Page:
Where do the hats go that are thrown onto the ice after a hat trick?
Yeah, I wonder about this too. I’ve always thought, gee, I’d like to celebrate hat tricks by throwing my hat on the ice… but… I’d also like not to lose my hat.
Then one day when I was watching the Leafs play the Canadiens, a thought struck me: You could probably get it back. I mean, what do you think the arena personnel do with all the hats? Throw them out? Steal them? You gotta figure they hold on to them for at least a couple of hours. I bet if, after the game, you went to an appropriate place in the arena and said, “I would like to get my hat back”, they’d have it and you could get it.
Anyone work at a hockey rink?
Do people actually throw their hats onto the ice when a hat trick occurs? I figured it the name came more from the “throwing your hat into the air” (and presumably, catching it afterwards) celebratory phenomenon. I could understand if you were a huge hockey fan, and it was a game-making play, but i dunno.
I’m not sure, but i think all the hats are collected, and after the game, are given to the player who got the hat trick. Hat tricks don’t occur very often, and i’m sure the scoring player would like to have a box full of hats as a sort of trophy for the amazing job he did on the ice.
I thought the origin of the hat trick came from the game of cricket. When a bowler got three batsmen out in succession then a hat was passed round the spectators so that a money collection could be made for the bowler. Any other origins that can be suggested ?.
I guess you have never been to a hockey game, after a hat trick there are (usually) hundreds of hats on the ice, the game has to be halted so they can be cleared off.
I have friends who bring an old hat just in case, so they don’t have to throw the one they are wearing.
At least thats the way it is here in Boston, maybe people don’t get that excited in other places.
Everything I’ve seen agrees that it originated with cricket. You find slightly different variants of what was done with the hat. From http://www.wordorigins.org:
Of course, many of us know that Flashman scored one, which may have been the first recorded case of the term being used, as duly noted by George MacDonald Fraser.
As for hockey, I believe they do give a bunch of them to the player scoring the hat trick. I think other people close to the ice may wind up with them as souvenirs as well.
Wayne Gretzky has the NHL record for hat tricks with 49, which must mean he has one hellacious hat collection at home.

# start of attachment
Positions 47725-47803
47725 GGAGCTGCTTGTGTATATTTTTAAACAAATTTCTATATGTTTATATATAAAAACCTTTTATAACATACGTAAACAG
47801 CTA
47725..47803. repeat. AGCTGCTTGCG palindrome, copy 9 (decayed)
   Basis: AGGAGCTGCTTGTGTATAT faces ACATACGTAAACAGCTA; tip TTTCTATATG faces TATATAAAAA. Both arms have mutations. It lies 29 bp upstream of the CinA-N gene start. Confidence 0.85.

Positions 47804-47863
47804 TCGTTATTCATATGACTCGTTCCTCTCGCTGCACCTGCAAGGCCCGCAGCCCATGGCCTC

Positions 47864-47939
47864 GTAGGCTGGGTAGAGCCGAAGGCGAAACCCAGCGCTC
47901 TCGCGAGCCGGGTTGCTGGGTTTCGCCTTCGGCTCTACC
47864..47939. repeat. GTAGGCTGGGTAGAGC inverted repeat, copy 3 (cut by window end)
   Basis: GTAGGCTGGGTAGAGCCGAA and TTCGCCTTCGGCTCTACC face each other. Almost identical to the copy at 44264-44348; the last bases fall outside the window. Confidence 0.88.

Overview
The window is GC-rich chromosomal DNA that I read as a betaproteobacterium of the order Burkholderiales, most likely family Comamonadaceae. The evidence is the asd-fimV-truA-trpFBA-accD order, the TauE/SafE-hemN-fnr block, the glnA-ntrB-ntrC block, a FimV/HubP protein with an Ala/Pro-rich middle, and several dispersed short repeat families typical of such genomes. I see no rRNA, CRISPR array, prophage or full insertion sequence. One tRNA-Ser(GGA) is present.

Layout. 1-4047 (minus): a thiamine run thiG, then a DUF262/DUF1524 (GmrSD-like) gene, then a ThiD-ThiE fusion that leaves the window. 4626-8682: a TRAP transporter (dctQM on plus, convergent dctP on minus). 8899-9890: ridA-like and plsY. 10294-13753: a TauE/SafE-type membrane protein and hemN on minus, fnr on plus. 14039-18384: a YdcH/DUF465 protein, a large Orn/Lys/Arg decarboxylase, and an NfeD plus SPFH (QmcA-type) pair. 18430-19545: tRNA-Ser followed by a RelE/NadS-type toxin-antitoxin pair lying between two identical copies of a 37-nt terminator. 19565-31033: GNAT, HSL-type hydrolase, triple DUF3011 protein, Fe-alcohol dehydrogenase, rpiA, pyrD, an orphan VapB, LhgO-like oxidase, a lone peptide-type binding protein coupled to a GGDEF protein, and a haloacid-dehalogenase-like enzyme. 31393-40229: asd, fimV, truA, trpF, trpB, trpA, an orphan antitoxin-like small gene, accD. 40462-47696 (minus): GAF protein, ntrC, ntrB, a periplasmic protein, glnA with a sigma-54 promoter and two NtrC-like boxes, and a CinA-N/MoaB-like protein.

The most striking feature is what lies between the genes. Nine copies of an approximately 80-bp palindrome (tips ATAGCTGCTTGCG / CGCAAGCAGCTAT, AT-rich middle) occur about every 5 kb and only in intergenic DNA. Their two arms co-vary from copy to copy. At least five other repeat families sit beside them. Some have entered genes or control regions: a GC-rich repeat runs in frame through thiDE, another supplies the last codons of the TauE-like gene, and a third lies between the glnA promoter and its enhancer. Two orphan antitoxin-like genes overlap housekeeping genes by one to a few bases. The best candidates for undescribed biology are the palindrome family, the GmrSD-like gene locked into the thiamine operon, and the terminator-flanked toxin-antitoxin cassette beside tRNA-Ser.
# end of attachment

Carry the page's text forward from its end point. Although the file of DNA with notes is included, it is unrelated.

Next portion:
Wouldn’t you think that somebody would just give the hats away to a charity? I’ve often seen homeless people in Downtown L.A. all sporting obsolete caps. The old Milwaukee Brewer caps where the M and B were made into a baseball mitt was quite popular at one point.
My understanding is that the hats are given to the hat-tricker, though I’m sure a few fall by the wayside. I also understand a lot of the hats end up being donated to charities. (You can only use so many hats, after all.)
Every once in awhile there is more than one hat trick in a game. I assume the second player gets kinda screwed in terms of hat volume.
What’s a “hat trick”?
Three goals scored by one played in a hockey game is the most common parlance in North America. I’ve seen it used in soccer, but it’s much harder to do in that sport.
Some say it must be three goals in succession by one player with no other goals by any other player. I’ve also heard this referred to as a “natural hat trick”.
A hat trick in cricket is three wickets in an over, not three balls. For a point of reference, one-day cricket is limited to 50 overs (and ten wickets per innings, like test cricket), so to take three wickets in one over is a tremendous feat.
My impression, though it’s not backed up by statistics, is that it’s not that uncommon in the English league (~90 teams) for there to be about one hat-trick a week.
A few years ago in Buffalo, there was a push for people to bring new hats to Sabres games (winter-type hats, not baseball caps). If there was a hat trick, you could throw them on the ice, and if not, there were bins in which you would leave the hat. The collected hats were given to charity (the Buffalo City Mission, IIRC). This seems like a good idea, and goodness knows homeless people could use warm hats in winter in Buffalo.
Why don’t you Ask Jeeves?
Check out the results of similar questions.
I thought a “natural” hat trick was 3 goals scored at full force, nobody in the penalty box…
A hat trick in cricket is three wickets in three balls by the same bowler. It doesn’t have to be in the same over or even in the same innings. It is a very rare feat (which is why I’m pretty stoked to have seen one): in the 1529 Test matches (the serious version of the game – a five day international match) only 28 hat tricks have been achieved. You can see a full list at http://www.cricinfo.com/link_to_database/STATS/TESTS/BOWLING/TEST_HAT-TRICKS.html There have been 13 in the 1691 ODIs too if you care for such things.
This might be wrong reasoning but could the “tri” in trick have anything to do with the number three- ie “triple”. This could have been corrupted over time .If not why “trick”?
Ok, we’re getting away from the question here…where do the hats go???
It’s always a good idea to check the search engine before posting a question, to see if it’s been asked before. Doesn’t always work, but sometimes.
In this case, as you can read here, I asked this very question last year.
And never got a satisfactory answer, so it doesn’t help at all.